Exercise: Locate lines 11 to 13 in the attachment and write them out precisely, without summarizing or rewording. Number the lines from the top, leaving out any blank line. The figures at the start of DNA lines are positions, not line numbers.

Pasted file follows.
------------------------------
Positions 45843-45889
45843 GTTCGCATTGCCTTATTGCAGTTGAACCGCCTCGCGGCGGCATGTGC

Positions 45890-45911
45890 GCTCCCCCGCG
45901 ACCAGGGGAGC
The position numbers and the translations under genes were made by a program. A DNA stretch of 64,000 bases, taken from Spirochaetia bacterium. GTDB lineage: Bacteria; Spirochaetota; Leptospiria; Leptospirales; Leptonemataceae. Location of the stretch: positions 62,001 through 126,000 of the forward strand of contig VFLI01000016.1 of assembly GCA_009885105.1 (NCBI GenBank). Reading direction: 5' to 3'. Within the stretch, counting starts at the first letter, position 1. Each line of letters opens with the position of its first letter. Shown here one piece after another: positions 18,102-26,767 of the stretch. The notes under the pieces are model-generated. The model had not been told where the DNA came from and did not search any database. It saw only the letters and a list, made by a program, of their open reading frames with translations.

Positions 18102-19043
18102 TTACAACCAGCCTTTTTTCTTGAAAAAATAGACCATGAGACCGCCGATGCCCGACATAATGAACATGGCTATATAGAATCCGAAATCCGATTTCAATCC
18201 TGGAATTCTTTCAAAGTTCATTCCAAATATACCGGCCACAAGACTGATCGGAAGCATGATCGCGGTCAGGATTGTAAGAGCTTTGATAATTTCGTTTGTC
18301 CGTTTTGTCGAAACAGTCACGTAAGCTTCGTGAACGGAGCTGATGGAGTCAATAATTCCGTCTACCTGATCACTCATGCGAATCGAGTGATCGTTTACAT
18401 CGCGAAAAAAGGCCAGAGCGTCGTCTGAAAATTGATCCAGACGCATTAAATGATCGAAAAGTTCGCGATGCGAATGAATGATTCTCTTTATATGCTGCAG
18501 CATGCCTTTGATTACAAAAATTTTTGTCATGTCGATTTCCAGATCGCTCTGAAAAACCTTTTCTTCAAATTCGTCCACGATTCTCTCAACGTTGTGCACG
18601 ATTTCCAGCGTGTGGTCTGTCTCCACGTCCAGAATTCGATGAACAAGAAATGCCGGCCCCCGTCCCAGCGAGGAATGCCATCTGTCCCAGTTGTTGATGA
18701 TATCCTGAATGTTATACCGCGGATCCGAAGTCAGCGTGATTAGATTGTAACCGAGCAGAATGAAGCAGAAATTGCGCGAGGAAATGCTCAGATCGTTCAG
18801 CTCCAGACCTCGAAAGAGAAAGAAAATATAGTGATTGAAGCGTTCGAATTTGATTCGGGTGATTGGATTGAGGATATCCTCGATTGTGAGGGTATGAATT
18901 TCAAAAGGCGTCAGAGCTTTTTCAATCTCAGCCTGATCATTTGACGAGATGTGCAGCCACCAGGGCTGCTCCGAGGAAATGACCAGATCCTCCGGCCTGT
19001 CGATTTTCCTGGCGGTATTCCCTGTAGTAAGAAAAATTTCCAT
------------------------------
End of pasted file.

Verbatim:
18401 CGCGAAAAAAGGCCAGAGCGTCGTCTGAAAATTGATCCAGACGCATTAAATGATCGAAAAGTTCGCGATGCGAATGAATGATTCTCTTTATATGCTGCAG
18501 CATGCCTTTGATTACAAAAATTTTTGTCATGTCGATTTCCAGATCGCTCTGAAAAACCTTTTCTTCAAATTCGTCCACGATTCTCTCAACGTTGTGCACG
18601 ATTTCCAGCGTGTGGTCTGTCTCCACGTCCAGAATTCGATGAACAAGAAATGCCGGCCCCCGTCCCAGCGAGGAATGCCATCTGTCCCAGTTGTTGATGA